The Larry H. Miller Company intends to put at least $3.5 billion into a mixed-use development on Salt Lake City’s long-overlooked west side, including a potential Major League Baseball stadium.

The company and the Miller family unveiled renderings and videos Thursday for what they say will be a transformational investment and catalytic project for the city. State and local leaders, including the governor, support the plan.

The Power District development includes the Utah State Fairpark and improvements to the Jordan River. The LHM Company is working with the Fairpark board, Salt Lake City, the Jordan River Commission and the state to incorporate various community master and land-use plans into the project.

The planned multifunction, mixed-use development will feature green space and trails, a beautified Jordan Riverwalk, innovative residential options, a focus on local dining and retail and, if the Millers’ pursuit of a big league expansion team is successful, a ballpark. It will be walkable, bikeable and transit connected, according to the company. 

The nearly 100-acre site sits between the Salt Lake City International Airport and downtown and is bordered by I-80 and a light rail, as well as the Fairpark and Jordan River.

“We are passionate about this once-in-a-generation opportunity to invest in our capital city,” Steve Starks, CEO of the LHM Company, said in a press release. “This project will serve as a vibrant extension of and gateway to downtown Salt Lake, complements the mission of the State Fairpark and brings the Jordan River to life.”

Starks said it would be a gathering place for Utahns to live, work, play and “enjoy the best views” in baseball.

The Larry H. Miller Company and Miller family unveiled renderings for the Power District, a nearly 100-acre site adjacent to the Utah State Fairpark and the Jordan River, Feb. 15, 2024. Here is a view from Archuleta Bridge looking north toward the Power District. | Larry H. Miller Company
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The LHM Company is pursuing a major league expansion team for Salt Lake City. A group called Big League Utah, made up of prominent state, community and business leaders, is supporting the effort.

Thursday’s announcement didn’t include specific details about the proposed ballpark. Big League Utah recently said it envisions a year-round, multiuse stadium for all kinds of events from sports to concerts to community celebrations.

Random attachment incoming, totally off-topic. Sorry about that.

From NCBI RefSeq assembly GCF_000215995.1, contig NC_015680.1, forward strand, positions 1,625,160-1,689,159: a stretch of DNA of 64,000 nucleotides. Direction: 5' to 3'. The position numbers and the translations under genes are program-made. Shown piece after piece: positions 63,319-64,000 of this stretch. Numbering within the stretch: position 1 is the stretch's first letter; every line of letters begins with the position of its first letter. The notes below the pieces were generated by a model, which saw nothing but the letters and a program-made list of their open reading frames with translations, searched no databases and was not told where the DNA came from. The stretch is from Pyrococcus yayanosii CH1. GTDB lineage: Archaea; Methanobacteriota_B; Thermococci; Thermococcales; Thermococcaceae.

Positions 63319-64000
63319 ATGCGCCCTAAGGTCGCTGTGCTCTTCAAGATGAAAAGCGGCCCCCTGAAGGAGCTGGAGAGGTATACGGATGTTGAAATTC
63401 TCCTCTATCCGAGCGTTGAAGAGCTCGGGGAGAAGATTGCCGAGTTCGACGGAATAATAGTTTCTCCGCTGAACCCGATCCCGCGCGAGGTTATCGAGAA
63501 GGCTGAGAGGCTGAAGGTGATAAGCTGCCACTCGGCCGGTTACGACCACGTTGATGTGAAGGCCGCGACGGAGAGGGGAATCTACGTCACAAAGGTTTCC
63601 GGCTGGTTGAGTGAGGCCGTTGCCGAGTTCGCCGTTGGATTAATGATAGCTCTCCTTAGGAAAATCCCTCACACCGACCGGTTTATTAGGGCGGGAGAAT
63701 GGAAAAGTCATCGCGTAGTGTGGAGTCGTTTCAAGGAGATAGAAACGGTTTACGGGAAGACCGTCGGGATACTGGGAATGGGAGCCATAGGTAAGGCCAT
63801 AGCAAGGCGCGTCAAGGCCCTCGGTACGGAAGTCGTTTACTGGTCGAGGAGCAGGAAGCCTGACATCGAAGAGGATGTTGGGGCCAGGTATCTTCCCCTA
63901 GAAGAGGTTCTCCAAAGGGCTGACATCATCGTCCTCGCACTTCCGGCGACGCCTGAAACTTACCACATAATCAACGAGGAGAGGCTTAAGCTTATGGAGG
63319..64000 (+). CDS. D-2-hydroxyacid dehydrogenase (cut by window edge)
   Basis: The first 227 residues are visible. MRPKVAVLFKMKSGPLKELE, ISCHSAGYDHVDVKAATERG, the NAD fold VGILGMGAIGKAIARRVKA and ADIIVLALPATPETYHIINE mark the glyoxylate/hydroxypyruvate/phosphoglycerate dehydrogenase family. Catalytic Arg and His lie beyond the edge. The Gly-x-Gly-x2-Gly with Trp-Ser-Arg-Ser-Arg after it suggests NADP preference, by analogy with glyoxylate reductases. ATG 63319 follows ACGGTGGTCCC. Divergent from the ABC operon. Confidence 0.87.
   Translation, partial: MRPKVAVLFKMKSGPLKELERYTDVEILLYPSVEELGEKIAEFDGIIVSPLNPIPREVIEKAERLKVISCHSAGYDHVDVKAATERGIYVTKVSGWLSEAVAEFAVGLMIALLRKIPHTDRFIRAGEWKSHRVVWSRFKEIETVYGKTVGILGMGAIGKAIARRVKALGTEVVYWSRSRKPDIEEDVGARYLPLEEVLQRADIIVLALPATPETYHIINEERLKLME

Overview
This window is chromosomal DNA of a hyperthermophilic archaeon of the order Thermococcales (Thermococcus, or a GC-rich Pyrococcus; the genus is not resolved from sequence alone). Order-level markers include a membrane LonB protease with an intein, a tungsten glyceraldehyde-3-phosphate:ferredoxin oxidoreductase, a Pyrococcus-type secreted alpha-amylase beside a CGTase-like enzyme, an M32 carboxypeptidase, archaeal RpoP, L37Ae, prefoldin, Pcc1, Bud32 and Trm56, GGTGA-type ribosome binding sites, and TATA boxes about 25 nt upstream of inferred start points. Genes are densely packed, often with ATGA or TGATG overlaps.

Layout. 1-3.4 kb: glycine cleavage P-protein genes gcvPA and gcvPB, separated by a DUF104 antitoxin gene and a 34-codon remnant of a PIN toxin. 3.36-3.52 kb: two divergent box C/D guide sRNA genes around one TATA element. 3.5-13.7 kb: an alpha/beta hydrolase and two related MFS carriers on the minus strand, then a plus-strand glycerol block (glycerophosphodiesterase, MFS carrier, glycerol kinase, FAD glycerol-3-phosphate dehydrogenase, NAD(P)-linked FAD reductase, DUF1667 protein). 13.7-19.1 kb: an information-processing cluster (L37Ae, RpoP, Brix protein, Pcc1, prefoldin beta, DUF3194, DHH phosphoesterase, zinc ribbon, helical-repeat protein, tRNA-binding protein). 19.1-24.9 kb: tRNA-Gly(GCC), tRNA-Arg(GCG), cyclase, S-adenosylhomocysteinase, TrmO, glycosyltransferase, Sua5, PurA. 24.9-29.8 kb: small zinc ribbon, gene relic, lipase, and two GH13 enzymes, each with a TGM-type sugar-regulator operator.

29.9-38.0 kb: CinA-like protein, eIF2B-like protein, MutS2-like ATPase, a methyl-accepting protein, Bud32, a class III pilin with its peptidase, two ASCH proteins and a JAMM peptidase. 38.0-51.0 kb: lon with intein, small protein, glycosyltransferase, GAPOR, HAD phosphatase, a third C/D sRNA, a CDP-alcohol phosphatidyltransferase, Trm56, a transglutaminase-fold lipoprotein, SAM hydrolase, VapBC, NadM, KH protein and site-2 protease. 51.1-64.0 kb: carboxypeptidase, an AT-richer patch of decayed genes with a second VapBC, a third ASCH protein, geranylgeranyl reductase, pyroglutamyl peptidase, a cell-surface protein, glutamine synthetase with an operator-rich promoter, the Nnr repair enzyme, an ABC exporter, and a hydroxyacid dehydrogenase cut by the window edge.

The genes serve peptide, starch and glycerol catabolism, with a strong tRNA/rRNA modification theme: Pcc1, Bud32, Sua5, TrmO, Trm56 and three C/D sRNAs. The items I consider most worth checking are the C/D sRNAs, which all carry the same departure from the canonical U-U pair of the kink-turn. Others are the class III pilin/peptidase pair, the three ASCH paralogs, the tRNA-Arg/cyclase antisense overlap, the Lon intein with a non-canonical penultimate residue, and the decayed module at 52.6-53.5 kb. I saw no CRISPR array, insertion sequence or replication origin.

Construction of a ballpark would likely include some public investment. State government officials are averse to diverting taxpayer dollars directly but have acknowledged tax increment financing or a public-private partnership could be options.

Gov. Spencer Cox reiterated his support for using tax increment financing Thursday during his monthly PBS Utah news conference. He also said he’s open to possibly raising the hotel tax in Utah, saying that’s an area where “discussions and negotiations” are going on now.

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Larry H. Miller Real Estate is working with Boston-based Sasaki, an internationally recognized urban planning and community design firm, on the Power District development. The project is scheduled to begin in late 2024 with the construction of a new headquarters for Rocky Mountain Power.

Steve Miller, board chair of the LHM Company, said the project is an investment in human capital and will bring infrastructure and economic and educational development opportunities to the area.

“Our family is committed to this project and is humbled by the rallying of community support around this initiative,” he said. “We are invested in this area because we believe in creating enriching experiences.”

The LHM Company and community leaders see the project as a catalyst to revitalize the west side.

“One of the beauties along the North Temple corridor is the vibrancy and diversity of cultures. This generational investment will make a huge difference for the whole state of Utah. It truly reflects the changing demographics of our state,” said state Sen. Luz Escamilla, D-Salt Lake City.